Paul and Jared race down the hallway of the dorms at UCLA looking for their rooms. They are among the 30 returning tenth-grade high school students of the Bruin Guardian Summer Academy. Although these teens are 15 and 16 years old they are so excited they could be mistaken for young kids going to Disneyland for the first time. Over the course of five weeks this summer these 30 kids will again inhabit an alternate reality, far away from the history of abuse and neglect that placed them in foster care in the first place.

Like all foster kids Paul and Jared are in the foster system through no fault of their own. The adults in their lives have failed them. Their government has failed them. Their community has failed them.

But we as a society cannot continue to fail these kids; they are legally our responsibility. The statistics are alarming and the cost in terms of human potential and a lifetime waste of dollars is staggering. According to National Foster Care Youth Statistics, Fifty percent of foster youth become homeless within the first 18 months of emancipation. Less than half of former foster youth are employed four years after leaving foster care. Girls who have been in the foster system are six times more likely to give birth before the age of 21 than the general population. Our society spends hundreds of billions of dollars annually picking up the pieces.

One way in which to change the trajectory of these kids’ lives is to transform their vision of what is possible and to break the tyranny of low expectations placed on them by adults, the government, and society that shackles their potential. First Star, a leading national organization dedicated to improving the lives of foster children, is doing just that with the Bruin Guardian Summer Academy and its sister Academies across the country. The Bruin Academy gives these teens each summer between their high school years, the first hand experience of college life, a view into their optimum alternate reality. Tragically, less than 3 percent of foster youth graduate from college. That means we are consigning 97 of every 100 of these half a million foster kids to a lifetime of earning 75 percent less than a college graduate. Even if they get an associate’s degree they would still earn 33% more than someone with only a high school diploma.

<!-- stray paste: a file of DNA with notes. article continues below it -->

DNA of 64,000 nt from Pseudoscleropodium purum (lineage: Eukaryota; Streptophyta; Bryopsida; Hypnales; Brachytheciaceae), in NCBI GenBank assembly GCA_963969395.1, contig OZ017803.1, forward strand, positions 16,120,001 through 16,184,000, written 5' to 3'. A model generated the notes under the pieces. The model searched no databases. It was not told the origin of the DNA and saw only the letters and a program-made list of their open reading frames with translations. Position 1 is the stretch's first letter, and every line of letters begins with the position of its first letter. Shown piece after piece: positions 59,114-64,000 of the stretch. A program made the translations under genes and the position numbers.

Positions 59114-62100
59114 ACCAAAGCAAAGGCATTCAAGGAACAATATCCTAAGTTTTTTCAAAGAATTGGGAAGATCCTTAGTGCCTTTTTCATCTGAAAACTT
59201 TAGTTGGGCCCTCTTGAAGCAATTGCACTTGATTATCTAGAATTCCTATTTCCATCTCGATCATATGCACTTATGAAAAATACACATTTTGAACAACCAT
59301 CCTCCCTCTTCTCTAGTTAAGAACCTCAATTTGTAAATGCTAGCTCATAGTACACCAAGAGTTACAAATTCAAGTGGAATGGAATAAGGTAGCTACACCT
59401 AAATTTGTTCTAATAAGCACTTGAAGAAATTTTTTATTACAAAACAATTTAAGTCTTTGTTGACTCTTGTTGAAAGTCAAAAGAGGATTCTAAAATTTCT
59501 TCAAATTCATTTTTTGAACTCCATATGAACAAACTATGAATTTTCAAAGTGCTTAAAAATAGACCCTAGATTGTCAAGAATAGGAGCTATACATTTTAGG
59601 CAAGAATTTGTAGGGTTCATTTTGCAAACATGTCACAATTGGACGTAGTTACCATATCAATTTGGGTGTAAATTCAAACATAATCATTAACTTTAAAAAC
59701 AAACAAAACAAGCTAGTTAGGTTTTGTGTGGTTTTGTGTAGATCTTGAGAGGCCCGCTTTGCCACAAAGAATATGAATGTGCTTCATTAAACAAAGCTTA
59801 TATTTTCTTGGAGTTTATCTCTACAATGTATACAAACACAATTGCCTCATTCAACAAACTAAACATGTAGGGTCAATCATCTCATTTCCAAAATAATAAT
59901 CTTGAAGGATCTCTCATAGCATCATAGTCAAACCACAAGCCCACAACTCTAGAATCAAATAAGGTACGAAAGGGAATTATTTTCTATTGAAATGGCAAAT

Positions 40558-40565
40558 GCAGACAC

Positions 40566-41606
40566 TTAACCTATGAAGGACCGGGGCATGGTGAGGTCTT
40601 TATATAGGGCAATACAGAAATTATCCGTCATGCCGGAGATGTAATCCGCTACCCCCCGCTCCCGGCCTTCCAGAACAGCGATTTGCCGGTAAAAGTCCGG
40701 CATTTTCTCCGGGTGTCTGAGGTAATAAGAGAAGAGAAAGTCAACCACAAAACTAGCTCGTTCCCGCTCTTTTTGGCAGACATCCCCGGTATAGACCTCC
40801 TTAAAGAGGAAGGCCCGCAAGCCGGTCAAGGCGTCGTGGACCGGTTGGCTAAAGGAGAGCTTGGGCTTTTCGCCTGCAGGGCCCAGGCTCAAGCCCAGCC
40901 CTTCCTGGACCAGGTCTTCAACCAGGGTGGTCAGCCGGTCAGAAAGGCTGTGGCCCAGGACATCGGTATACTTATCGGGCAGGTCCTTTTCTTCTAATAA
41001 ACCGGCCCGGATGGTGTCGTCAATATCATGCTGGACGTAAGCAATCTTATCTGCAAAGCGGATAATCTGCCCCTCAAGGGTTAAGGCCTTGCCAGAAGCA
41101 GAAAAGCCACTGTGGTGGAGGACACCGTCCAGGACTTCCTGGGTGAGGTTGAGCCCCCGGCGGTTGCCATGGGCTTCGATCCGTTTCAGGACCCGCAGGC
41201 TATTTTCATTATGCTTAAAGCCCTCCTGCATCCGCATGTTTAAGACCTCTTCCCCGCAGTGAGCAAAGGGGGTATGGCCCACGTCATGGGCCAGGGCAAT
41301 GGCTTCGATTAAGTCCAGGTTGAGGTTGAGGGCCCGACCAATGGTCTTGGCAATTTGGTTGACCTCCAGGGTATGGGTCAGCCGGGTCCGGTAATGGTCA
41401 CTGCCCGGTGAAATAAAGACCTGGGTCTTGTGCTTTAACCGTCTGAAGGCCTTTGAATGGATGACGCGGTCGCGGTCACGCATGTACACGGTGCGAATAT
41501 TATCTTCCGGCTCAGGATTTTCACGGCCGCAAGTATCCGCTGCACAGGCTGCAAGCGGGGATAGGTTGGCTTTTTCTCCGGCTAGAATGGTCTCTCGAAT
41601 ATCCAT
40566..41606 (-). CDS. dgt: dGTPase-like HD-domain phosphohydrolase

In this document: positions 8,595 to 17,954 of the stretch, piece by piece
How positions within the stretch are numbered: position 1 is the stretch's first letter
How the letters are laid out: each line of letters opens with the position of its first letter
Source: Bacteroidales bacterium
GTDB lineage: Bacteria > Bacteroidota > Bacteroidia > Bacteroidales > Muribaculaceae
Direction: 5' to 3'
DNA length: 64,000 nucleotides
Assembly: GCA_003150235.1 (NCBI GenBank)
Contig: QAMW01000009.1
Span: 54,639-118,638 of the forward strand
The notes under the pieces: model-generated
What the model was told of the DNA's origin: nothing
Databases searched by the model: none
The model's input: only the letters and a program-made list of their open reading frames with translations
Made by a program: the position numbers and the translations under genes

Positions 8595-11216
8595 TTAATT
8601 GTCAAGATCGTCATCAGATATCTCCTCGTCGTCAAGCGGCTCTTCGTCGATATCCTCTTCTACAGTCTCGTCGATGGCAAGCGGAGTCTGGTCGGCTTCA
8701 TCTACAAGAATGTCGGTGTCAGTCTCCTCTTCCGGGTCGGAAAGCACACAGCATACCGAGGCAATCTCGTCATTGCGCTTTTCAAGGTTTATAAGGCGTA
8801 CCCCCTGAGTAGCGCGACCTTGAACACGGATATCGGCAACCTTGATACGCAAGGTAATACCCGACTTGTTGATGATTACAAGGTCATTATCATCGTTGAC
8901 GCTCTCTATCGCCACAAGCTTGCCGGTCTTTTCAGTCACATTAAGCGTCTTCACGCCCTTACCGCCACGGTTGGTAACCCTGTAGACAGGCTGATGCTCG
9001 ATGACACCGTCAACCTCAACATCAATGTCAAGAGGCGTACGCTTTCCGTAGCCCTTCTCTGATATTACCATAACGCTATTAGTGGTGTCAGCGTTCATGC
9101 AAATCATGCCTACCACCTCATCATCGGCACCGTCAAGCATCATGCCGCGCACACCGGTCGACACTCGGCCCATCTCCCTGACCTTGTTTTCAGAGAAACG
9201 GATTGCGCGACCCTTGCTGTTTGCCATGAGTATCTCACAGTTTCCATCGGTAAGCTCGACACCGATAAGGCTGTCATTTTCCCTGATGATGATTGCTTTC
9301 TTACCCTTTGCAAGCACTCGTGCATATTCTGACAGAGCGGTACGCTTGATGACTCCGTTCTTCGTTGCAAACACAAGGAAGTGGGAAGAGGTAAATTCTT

Last summer, First Star’s class of rising 9th grade foster teens spent five weeks living in a UCLA sorority house taken over for the purpose. The teens trekked up, down, and all around the 419-acre campus while participating in daylong programs and activities (including videography, cooking, financial literacy, meditation and tai chi) that provided four undergraduate academic credits, the social and emotional preparation necessary to flourish in college, and the skills necessary to get into college and successfully transition into young adulthood.

During the school year the teens returned monthly to the UCLA campus for refresher courses and enrichment opportunities such as PSAT/SAT workshops, Homework Strategies, and Coping with Stress. The Bruin Academy Director met with all of the students’ high school teachers and social workers, and kept in touch with them throughout the school year. For many of these teens it was the first time any grownup had met with their teachers to discuss their future and to chart a different path — the path that leads to college.

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